The 'Luckenbooth' dates back many centuries in Scotland.
They gained popularity during the reign of Mary, Queen of Scots in the 16th century and still hold a significant meaning today.
'Luckenbooths' are said to be so called as they were first sold from "locked booths" in Edinburgh's Royal Mile.
Traditionally, they were exchanged between lovers on their betrothal, and subsequently pinned to their first child’s christening shawl to protect them from evil spirits.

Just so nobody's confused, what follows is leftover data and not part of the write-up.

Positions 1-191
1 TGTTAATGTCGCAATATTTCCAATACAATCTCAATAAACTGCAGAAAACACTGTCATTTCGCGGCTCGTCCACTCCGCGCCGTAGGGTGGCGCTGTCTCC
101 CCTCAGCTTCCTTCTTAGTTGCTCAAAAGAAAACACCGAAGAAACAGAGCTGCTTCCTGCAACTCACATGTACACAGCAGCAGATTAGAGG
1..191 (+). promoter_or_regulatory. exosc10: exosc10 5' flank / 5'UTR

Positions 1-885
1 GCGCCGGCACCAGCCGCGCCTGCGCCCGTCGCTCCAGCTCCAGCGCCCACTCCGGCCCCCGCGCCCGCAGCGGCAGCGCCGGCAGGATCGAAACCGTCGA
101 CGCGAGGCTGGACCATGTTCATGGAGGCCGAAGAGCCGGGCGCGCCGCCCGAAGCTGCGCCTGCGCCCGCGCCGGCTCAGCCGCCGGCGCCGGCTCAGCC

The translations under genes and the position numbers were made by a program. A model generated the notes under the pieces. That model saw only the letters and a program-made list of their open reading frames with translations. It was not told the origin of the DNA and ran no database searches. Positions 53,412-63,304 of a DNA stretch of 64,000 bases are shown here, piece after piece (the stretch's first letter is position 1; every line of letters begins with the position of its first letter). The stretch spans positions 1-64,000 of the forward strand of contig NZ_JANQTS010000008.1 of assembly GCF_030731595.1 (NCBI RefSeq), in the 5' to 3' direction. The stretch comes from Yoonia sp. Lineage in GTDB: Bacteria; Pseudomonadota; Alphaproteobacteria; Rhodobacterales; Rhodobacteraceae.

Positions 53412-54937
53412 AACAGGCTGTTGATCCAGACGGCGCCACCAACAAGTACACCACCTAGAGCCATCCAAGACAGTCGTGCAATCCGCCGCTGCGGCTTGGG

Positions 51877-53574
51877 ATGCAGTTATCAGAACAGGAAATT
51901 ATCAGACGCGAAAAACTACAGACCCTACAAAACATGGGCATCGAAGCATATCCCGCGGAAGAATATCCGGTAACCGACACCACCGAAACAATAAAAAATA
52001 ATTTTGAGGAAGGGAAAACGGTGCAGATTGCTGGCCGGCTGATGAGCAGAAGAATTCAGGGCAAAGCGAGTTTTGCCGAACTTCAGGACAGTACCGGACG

These heart-shaped designs, surmounted by the crown of Mary Queen of Scots, and often decorated with the Scottish Thistle, are one of the most romantic artefacts from Scotland's rich history, resulting in their enduring appeal.